Design for stackability of flash memory devices based on thermal optimization

TitleDesign for stackability of flash memory devices based on thermal optimization
Publication TypeConference Paper
Year of Publication2005
AuthorsAkhter, R., B. P. D. Sandur, M. Hossain, A. Kaisare, D. Agonafer, K. Lawrence, and T. Dishongh
Conference NameDigital Avionics Systems Conference, 2005. DASC 2005. The 24th
Pagination14 pp. Vol. 2
Date Publishedoct.
Keywords3-die stacked FBGA package, ANSYS Workbench 9.0, avionics, chip stacking, design for stackability, die stacking, finite element analysis, finite element modeling, flash memories, flash memory device, IC packaging requirement, integrated circuit design, integrated circuit packaging, stacked die area array package, stacking, thermal analysis, thermal optimization, wire bonding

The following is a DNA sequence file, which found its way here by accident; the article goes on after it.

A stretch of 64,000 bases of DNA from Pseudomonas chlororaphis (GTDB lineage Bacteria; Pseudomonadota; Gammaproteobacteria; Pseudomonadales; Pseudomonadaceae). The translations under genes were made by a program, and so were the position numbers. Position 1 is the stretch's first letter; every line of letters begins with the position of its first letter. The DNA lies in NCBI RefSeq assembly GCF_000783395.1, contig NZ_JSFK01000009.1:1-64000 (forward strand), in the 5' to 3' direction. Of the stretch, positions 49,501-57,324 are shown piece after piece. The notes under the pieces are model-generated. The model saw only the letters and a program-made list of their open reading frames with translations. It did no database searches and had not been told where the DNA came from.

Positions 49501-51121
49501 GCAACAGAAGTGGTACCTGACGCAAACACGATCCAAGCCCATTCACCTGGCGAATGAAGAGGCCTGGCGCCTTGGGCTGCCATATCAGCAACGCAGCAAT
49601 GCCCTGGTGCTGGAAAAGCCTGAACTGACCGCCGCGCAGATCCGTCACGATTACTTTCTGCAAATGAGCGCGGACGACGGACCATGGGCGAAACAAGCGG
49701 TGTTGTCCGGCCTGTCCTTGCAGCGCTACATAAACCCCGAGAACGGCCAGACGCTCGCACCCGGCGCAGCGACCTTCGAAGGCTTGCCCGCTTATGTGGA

Convergence of computing and communications dictates building up rather than out. As consumers demand more functions in their hand-held devices, the need for more memory in a limited space is increasing. Over the past few years, die stacking has emerged as a powerful tool for satisfying challenging IC packaging requirements. As stacked packaging evolves into taller stacks, what issues do we face? Traditionally, chip stacking was carried out with dies of different sizes so the top die was always smaller than the bottom die to permit wire bonding of both. Today, it's common to see the stacking of same-size dies or a larger die over a smaller one. One way to accommodate a larger or same-size die on top is to place a spacer (a dummy piece of silicon) between the two. Then, the spacer lifts the top die just enough to allow wire bonding to the bottom die. Another way of stacking same size die is by placing the die in different orientation. This paper focuses on the thermal analysis and optimization of stacked die area array package. Thermal analysis was done on a 3-Die stacked FBGA package using FEM tool ANSYS 9.0. Optimization was then performed on a 3-Die stacked area array package using design explorer. Then the 3-Die stacked package was extended to 7-Die stacked package using ANSYS Workbench 9.0. Three different stack configurations (staggered, rotated and spacer die) with same die size were considered for comparison purposes. Optimization was done by varying seven die powers to get the best design for stackability based on thermal performance of the package.


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